Second of all, like @Seek pointed out, he’s a growing boy and this was a fun occasion and at a restaurant. First your description was a 20 oz steak, then it changed to a 25 oz steak. Whatever it was, I hope you or others did not lecture him in front of everyone. Nothing more humiliating than getting a lecture from others (“the elders” in the family who feel they are obligated or authorized to lecture a kid on his weight). I have been there and I know. I have gotten that lecture as a kid and it does not help the situation, believe me.

JLeslie's avatar

I think the point about the large steak was the kid had mentioned wanting to lose weight. I agree one meal does not necessarily indicate he is eating 20oz steaks every day, but those low carb diets I think can be a menace. People loading up on bacon, cheese, and steak. Heart attack on a plate. Some people are lucky and can eat whatever they want and their body does all the right things to take care of it. But, if he is on a diet let’s assume he is not very thin. We have no idea what his cholesterol is like obviously, he could be one of the lucky ones.

LuckyGuy's avatar

Absolutely! It should be taught! . With the rising rate of obesity it is pretty obvious kids are not learning it at home.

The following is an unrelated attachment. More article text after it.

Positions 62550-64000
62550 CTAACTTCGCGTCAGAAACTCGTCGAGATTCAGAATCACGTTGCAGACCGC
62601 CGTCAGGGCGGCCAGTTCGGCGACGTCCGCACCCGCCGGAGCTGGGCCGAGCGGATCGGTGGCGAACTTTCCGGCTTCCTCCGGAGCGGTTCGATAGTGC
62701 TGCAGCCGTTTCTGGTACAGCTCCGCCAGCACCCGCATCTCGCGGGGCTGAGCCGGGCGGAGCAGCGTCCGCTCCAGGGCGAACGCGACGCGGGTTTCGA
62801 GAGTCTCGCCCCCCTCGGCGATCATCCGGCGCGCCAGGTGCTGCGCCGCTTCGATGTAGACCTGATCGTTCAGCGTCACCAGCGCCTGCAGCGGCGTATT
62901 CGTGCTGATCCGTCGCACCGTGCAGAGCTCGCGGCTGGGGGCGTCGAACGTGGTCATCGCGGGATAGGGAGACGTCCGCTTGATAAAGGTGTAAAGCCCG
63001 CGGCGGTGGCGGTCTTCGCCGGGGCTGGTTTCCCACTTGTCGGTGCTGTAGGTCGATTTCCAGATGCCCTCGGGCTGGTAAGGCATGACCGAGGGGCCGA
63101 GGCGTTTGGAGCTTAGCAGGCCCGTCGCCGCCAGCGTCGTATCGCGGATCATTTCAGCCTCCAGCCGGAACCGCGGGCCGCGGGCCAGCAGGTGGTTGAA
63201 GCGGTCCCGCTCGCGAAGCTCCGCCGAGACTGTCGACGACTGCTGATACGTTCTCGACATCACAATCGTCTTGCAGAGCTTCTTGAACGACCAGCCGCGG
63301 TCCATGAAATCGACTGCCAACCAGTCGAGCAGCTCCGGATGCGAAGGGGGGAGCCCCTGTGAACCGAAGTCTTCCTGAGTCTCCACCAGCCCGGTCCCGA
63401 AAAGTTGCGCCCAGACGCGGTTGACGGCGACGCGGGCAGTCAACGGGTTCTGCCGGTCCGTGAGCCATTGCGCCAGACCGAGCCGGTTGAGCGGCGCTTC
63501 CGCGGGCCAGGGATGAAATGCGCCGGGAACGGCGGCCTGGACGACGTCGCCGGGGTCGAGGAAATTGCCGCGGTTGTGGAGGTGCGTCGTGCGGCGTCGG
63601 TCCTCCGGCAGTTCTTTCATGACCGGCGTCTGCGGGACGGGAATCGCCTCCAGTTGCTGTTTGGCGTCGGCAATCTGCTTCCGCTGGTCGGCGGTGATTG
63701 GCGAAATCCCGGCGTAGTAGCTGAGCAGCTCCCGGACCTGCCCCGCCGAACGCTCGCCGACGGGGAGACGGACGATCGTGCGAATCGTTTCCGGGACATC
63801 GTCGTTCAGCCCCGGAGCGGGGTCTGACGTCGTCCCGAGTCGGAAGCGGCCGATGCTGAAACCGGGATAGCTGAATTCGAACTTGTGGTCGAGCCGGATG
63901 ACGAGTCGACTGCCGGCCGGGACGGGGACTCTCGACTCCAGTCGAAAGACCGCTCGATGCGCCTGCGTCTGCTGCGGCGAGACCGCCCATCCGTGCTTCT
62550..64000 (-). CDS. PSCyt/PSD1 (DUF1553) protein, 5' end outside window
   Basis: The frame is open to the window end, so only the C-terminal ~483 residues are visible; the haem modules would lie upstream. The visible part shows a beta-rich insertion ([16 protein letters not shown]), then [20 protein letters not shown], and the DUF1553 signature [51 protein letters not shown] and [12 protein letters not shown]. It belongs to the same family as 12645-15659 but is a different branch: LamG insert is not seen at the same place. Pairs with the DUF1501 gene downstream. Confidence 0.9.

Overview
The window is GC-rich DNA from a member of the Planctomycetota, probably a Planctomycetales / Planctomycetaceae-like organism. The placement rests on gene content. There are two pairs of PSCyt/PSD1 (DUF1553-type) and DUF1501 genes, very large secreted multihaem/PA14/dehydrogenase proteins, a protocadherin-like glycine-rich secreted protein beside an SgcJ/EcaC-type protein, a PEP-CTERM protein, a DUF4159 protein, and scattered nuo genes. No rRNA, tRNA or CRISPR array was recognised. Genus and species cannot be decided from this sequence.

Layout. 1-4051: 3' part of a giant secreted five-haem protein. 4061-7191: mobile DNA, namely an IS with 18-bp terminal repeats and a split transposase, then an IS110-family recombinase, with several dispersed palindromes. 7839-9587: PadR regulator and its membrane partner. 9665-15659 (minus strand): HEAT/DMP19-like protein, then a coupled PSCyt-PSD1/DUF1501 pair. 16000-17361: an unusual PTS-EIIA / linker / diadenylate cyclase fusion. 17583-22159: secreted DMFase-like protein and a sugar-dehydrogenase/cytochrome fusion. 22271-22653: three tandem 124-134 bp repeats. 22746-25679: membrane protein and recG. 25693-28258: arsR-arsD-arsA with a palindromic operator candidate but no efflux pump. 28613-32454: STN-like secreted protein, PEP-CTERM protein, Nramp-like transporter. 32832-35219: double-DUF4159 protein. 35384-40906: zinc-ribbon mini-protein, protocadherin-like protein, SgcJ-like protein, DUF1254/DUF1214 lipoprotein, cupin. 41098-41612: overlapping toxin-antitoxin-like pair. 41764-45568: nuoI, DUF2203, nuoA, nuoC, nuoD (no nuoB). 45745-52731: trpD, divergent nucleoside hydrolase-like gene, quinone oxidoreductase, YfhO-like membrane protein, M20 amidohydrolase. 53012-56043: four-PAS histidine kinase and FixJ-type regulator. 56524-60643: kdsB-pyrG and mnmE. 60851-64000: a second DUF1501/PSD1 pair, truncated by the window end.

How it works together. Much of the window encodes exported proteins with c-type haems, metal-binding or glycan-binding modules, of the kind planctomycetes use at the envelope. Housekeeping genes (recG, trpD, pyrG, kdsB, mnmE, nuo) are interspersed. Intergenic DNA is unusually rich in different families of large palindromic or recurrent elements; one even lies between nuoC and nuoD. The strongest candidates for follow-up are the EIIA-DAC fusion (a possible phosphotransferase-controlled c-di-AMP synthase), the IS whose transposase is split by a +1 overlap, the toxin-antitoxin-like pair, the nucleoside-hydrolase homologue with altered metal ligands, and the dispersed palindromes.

Sure, science changes slightly as new advances and discoveries are made. Thank goodness it does change!. That is called progress.

What can a basic class on nutrition include? Here’s are my suggestions:
The first day state that everyone is slightly different and there are a few people, 1–3%, with medical conditions that must abide by different rules. However for the vast majority of the population these rules apply.

What are calories? How do you read a nutrition label? What is a serving size?
How many calories are in a gram of fat, a gram of sugar a gram of protein. a gram of vegetable, etc.?

How many calories does the average person burn when siting, when walking, when running? Go to the latest Gov’t site and enter your own numbers to get personalized answers for you. How many calories per day do you burn on the weekend? How many during the school day? How many calories per day does the site suggest you need?

How many calories are stored in a pound of fat? Research from many sources.

Discuss the equation: Weight change = calories in – calories burned. What does that mean? How many calories per day do Ultra-marathon runners eat? Why are they still thin? How many calories did they burn while running?
If you eat an extra 100 calories per day for a year how many extra calories will your body have to store? If it is stored all in fat how many pounds is that gain per year?
How many grams of sugar are in a sugary drink? How many grams of sugar are in your favorite drink? How many calories is that? If you drink one every day how many pounds of fat is that at the end of a year?

What is the BMI? How do you calculate it? What web sites can you use? Look at photos and guess the person’s BMI? Can you make some generalities? Can you find a few exceptions to the rule?